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I’m a rocker, baby I’m a rocker September 9, 2008

Posted by David Gillespie in business strategy, digital strategy, marketing, work/life.
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“Marketing must be one of those professions where salaries give you the best bang for buck as an employer.”

He was saying most marketers aren’t all that bright.

I can’t say I disagreed with him at the time.

The above quote was delivered to me yesterday at breakfast from a friend who heads up international business development at a company any Australian who reads this blog would be familiar with. I’d just finished telling him how a client had recently said to me “We don’t know about that technology stuff, we’re just marketers.”

When she said “that technology stuff”, she meant the Internet.

Give me strength.

I said last week marketing isn’t rocket science, and it isn’t. Unfortunately it’s also almost completely devoid of the courage required to alter the markets these people exist in (As an aside, they say no one is so sanctimonious as a reformed smoker, I wonder if the same can be said for anyone who walks away from jobs in marketing and advertising to something a little less transient?).

Of course the flip side of that is agencies who have those ideas clearly need to get better at articulating the more strategic paths forward, and in order to get there we need to prove we’re good for more than just the last campaign. I spoke to someone last night from the company responsible Coke’s new bottle debacle and reiterated my point: someone should have been fired for that nonsense.

Regardless, let’s forget all that marketing stuff today, go read this fantastic post by Umair Haque, What Apple Knows That Facebook Doesn’t. Be warned, it is loaded with “that technology stuff”.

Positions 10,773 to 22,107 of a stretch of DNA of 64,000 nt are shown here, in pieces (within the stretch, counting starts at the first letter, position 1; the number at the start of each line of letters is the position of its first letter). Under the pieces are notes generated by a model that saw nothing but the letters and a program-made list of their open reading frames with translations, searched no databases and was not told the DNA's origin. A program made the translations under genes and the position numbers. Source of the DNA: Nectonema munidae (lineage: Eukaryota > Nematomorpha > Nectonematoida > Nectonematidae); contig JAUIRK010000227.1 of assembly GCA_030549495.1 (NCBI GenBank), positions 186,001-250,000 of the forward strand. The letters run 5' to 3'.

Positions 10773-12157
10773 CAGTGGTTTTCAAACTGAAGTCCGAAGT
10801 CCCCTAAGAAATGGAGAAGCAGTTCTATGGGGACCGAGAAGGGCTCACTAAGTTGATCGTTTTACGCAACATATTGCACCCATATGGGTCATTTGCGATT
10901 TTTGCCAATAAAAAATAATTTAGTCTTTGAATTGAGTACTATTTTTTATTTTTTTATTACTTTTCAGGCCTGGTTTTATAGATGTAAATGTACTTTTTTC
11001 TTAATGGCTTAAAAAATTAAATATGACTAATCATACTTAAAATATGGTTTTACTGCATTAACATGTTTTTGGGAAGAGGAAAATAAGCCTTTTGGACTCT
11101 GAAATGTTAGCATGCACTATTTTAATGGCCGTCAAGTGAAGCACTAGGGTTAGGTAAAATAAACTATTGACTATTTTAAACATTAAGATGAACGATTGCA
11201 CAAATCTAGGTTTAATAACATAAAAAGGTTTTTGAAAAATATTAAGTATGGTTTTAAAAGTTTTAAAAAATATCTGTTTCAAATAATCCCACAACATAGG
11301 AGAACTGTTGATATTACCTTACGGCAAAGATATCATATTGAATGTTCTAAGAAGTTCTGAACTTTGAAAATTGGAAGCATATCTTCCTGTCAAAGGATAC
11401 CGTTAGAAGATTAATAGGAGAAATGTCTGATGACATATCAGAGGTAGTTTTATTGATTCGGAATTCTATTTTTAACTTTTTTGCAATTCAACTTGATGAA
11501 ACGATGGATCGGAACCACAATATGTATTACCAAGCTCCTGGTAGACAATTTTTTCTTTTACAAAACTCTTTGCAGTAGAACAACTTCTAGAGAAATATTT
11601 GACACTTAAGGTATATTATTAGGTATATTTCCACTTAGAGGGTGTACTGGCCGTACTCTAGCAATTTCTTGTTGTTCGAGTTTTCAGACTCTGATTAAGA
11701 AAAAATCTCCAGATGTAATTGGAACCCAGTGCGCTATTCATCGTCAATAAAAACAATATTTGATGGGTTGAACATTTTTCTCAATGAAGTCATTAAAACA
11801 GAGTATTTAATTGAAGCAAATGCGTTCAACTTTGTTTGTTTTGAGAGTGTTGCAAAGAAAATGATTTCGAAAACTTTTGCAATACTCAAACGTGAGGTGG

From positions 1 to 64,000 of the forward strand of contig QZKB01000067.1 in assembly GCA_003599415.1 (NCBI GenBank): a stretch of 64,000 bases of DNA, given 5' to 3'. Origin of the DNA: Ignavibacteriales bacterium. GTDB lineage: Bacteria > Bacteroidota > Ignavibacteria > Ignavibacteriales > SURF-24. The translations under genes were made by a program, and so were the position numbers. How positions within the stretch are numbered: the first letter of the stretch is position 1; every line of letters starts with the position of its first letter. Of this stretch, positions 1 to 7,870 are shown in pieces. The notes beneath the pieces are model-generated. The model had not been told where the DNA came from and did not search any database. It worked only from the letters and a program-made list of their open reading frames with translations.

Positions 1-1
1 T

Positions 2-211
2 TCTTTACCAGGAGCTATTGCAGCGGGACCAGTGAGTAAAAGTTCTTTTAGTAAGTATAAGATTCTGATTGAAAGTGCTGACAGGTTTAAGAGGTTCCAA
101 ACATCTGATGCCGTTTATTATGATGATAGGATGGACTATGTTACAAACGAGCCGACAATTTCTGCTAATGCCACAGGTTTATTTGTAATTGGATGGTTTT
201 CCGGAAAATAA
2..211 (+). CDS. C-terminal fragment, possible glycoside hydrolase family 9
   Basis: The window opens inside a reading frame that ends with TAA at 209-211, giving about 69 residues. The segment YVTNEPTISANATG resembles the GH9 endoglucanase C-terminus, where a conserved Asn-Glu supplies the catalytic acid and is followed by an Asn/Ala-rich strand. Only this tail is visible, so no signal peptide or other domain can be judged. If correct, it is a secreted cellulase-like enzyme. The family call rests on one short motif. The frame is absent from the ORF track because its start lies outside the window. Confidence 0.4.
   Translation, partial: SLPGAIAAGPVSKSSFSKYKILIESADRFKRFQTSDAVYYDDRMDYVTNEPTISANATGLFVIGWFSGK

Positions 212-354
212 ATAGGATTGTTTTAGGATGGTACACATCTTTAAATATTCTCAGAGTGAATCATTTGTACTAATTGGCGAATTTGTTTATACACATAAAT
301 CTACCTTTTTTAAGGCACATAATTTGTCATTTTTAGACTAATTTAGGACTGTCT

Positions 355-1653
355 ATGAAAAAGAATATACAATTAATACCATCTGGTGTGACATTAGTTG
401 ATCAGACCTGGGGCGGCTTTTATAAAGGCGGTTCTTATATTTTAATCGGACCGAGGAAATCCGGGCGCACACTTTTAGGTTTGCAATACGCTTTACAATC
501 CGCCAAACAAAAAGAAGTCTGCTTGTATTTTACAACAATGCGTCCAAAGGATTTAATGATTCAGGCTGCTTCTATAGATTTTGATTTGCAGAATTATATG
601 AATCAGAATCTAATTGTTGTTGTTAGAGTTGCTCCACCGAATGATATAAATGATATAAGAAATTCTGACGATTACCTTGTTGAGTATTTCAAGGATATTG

Ok, almost 9am, time to give her a call. Serenity now…serenity now…

Image courtesy of Stephen Poff, with thanks to compfight.

When you say nothing at all September 9, 2008

Posted by David Gillespie in branding, marketing.
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Given my Blackberry has died another horrible death, I don’t have the photo I took specifically for this post. Actually it isn’t quite true to say my BlackBerry has died, it still works, the screen just doesn’t show anything other than white. Is this the device equivalent of being blind or in some way physically incapacitated? Yes, it can still do all of the things the manufacturer says it can do, I unfortunately don’t know the entire menu system backwards and thus am not sure where to press. My fault clearly.


Coke. My friends at Coke. You currently have an outdoor campaign plastered all over the bus stops and tram shelters of Melbourne – probably the country. The ad shows a young man gripping the sides of a Coke bottle with either hand while the copy says “Hold on and enjoy the ride.”


You are Coke. You have one of the best known brands the world over, a brand that, unlike the McDonalds or Nike’s of the world, has managed to escape much of the multinational & eco hoo-haa that has plagued many other symbols of popular culture. The Happiness Factory was genius, and positioned the brand at the edge of advertising, where original content is employed to tell stories beyond the scope of a soft drink.